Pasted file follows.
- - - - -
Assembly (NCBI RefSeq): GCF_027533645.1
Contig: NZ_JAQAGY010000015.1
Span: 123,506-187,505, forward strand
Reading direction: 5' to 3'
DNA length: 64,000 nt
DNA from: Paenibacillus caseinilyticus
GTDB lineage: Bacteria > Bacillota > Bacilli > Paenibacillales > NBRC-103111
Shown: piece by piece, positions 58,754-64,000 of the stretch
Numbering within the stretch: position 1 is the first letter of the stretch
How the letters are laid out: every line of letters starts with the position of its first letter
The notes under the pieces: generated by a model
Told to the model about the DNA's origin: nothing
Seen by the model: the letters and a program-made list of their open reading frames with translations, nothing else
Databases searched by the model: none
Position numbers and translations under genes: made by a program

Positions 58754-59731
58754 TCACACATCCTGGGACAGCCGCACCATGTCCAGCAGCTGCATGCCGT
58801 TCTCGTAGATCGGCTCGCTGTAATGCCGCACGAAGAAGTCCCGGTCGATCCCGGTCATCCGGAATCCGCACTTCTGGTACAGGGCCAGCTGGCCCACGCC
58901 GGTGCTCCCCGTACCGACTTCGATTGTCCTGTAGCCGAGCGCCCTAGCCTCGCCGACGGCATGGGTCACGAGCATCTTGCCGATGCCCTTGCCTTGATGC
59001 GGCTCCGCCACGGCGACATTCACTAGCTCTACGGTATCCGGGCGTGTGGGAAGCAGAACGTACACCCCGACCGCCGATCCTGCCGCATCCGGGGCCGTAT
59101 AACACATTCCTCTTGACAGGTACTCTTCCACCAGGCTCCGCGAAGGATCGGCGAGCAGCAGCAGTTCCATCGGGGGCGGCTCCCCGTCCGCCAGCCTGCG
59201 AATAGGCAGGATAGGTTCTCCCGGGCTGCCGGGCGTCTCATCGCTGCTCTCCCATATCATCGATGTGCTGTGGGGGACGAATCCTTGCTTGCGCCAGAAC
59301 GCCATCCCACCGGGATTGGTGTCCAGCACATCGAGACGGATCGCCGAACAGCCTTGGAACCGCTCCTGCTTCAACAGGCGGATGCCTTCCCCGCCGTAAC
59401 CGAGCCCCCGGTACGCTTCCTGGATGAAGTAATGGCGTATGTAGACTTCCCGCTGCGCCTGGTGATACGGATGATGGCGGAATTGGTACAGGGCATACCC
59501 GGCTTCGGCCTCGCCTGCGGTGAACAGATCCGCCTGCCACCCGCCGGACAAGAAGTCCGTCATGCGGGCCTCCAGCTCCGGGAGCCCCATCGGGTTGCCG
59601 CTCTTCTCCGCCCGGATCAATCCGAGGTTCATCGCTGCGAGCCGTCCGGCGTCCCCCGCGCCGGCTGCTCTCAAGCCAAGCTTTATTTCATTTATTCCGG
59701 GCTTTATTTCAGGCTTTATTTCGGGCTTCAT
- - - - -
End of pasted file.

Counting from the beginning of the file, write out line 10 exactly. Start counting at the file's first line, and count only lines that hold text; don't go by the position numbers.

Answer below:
How the letters are laid out: every line of letters starts with the position of its first letter